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Following the FDIC's takeover of IndyMac Bank in California, shares of some regional banks dropped sharply today on Wall Street. One of the banks that saw a decline in share price is also one of Utah's oldest lending institutions: Zions Bank.
Shares of Zions fell today after brokerage house Goldman Sachs downgraded its recommendation on that stock and said it expects regional banks to continue to struggle. This is the second time in a month Goldman Sachs has lowered the recommendation.
In a research note released today, Goldman Sachs singled out Zions as a lender that will continue to see losses. The brokerage firm writes: "We do not see a peak for losses until the first quarter of 2009 but risk of rolling peaks is rising."
Goldman Sachs reportedly based that analysis partly on the bank's high exposure to construction and land loans, loans that are concentrated in the mortgage-hit markets of California, Arizona and Nevada.
Zions Bank spokesman Rob Brough said, "We've been around for a number of years. We've weathered many economic ups and downs, and that's the case here, too."
When asked directly if the bank was solvent, Brough said, "Zions Bank is in great shape."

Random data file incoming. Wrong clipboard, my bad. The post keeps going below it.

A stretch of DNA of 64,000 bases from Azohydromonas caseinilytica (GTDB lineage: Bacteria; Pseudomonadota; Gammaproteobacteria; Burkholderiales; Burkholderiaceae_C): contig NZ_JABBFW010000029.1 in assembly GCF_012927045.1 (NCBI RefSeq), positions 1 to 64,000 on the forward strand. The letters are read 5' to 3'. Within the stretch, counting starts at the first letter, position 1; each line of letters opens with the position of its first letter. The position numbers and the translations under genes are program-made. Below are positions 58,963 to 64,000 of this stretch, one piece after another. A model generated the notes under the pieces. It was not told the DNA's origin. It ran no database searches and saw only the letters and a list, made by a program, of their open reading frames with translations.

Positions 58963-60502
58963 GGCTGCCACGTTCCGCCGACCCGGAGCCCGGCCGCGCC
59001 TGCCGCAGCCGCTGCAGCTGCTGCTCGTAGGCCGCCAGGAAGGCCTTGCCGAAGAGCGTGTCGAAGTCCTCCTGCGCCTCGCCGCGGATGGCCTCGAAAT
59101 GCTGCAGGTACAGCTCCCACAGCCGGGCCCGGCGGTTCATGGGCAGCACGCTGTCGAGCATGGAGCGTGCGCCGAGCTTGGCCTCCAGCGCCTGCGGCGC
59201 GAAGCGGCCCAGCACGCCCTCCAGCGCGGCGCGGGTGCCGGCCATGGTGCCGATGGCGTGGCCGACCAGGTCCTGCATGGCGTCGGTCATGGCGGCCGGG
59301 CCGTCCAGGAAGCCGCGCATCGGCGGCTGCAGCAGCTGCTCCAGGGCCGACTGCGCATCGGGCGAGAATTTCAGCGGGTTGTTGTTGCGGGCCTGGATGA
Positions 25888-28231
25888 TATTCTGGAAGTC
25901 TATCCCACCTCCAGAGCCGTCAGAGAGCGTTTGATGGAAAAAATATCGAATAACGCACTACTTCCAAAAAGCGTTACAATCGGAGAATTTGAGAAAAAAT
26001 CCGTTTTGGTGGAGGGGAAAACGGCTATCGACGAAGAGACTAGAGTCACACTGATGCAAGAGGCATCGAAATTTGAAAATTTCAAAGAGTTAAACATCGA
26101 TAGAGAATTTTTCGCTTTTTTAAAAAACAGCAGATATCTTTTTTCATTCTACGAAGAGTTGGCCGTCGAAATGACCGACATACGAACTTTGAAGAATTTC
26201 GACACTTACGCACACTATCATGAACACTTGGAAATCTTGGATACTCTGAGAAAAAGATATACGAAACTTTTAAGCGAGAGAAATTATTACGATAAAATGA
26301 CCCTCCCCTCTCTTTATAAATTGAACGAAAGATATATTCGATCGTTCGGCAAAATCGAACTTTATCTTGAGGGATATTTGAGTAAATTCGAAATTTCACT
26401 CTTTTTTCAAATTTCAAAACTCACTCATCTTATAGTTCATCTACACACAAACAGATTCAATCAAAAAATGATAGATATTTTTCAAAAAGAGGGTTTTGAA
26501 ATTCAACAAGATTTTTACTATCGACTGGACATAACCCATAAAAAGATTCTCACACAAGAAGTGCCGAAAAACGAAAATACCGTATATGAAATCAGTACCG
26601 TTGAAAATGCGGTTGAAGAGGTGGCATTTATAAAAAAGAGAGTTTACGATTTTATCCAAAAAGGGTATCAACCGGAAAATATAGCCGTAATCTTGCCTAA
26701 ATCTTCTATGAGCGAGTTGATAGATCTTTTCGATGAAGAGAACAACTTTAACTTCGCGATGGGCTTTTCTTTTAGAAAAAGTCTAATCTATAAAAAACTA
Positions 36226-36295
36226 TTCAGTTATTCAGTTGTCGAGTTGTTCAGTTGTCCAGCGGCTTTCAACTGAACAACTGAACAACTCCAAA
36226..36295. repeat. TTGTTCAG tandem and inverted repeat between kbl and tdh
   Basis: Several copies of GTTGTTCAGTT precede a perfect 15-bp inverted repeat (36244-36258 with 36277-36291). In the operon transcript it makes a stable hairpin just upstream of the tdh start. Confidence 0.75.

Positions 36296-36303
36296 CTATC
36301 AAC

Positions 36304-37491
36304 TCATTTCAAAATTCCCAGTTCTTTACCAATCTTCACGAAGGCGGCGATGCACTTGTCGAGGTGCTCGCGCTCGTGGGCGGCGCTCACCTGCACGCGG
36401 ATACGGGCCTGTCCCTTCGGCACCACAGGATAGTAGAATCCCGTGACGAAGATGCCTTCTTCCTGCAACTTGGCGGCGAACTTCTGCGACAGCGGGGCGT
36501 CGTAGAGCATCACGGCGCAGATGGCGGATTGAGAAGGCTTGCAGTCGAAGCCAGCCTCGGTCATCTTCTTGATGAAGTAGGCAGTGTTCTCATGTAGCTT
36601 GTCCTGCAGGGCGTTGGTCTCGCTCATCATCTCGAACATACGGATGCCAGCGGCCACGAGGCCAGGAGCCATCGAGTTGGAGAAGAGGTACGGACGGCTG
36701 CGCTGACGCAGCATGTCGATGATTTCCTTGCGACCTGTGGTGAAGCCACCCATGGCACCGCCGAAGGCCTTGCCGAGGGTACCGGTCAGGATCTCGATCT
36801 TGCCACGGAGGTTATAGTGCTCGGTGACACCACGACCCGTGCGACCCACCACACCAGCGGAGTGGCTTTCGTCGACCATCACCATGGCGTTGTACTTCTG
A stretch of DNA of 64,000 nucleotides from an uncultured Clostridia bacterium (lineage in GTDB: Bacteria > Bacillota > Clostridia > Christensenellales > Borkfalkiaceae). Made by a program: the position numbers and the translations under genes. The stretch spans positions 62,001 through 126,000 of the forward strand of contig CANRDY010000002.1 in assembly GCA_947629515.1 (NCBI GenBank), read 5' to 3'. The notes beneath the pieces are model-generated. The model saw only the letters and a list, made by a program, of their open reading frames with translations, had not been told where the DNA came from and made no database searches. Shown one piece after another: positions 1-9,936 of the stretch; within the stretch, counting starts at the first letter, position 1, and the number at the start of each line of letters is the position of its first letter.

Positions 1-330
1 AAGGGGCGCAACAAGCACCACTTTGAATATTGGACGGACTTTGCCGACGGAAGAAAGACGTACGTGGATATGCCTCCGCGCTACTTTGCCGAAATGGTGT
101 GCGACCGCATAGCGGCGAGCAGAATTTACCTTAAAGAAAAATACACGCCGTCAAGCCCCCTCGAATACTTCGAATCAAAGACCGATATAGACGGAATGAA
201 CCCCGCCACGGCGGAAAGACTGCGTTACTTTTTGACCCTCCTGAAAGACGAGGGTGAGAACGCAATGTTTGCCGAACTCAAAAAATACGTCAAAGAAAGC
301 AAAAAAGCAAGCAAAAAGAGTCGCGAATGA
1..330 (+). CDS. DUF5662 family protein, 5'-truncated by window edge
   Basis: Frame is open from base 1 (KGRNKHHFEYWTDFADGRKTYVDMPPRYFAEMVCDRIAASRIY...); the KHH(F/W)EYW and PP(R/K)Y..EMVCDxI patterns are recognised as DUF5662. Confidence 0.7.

At the close of the New York Stock Exchange today, Zions' stock had dropped nearly six points to just below $20 -- a dip of more than 20 percent -- which follows steady declines over the past year.
This afternoon, a bank spokesman cautioned that customers and investors should not overreact.
"Insured depositors should feel confident and comfortable that their money is safe in the bank. The banking industry is very strong, very stable," said Brough.
This morning, federal regulators took over California's IndyMac Bank, one of the nation's largest mortgage lenders. Customers camped out looking to move their money -- this despite the fact that the government guarantees those with less than $100,000 in deposits.
"Are my deposits fully protected by FDIC insurance? If the answer to that question is ‘yes,' you can spend your time worrying about A-Rod and Madonna instead of a bank failure," said Greg McBride, with Bankrate.com.
Wells Fargo economist Kelley Matthews was closely watching today's financial news, after a wave of bad news over the past few days. "Many people are concerned about whether or not the problems in mortgage lending are going to continue to multiply," he said.
The Zions official we spoke with today says the IndyMac bank situation has spooked the markets unnecessarily. "Fundamentally, nothing else has changed. It's just a symptom of the market that we're in today," Brough said.
Analysts warn there's likely to be more trouble ahead for U.S. banks.
Ninety banks are now on the FDIC's trouble watch list. But we don't know which banks are on the list because the FDIC isn't releasing it. We did find a list of 24 troubled banks according to Ladenburg Thalman, another New York investment firm, and though some of the nation's largest banks were on it, Zions was not.
Experts say stock downgrades are more a reflection of a company's near-term financial position and not necessarily a reflection of current solvency. Also the FDIC insures accounts up to $100,000 and IRA accounts up to $250,000.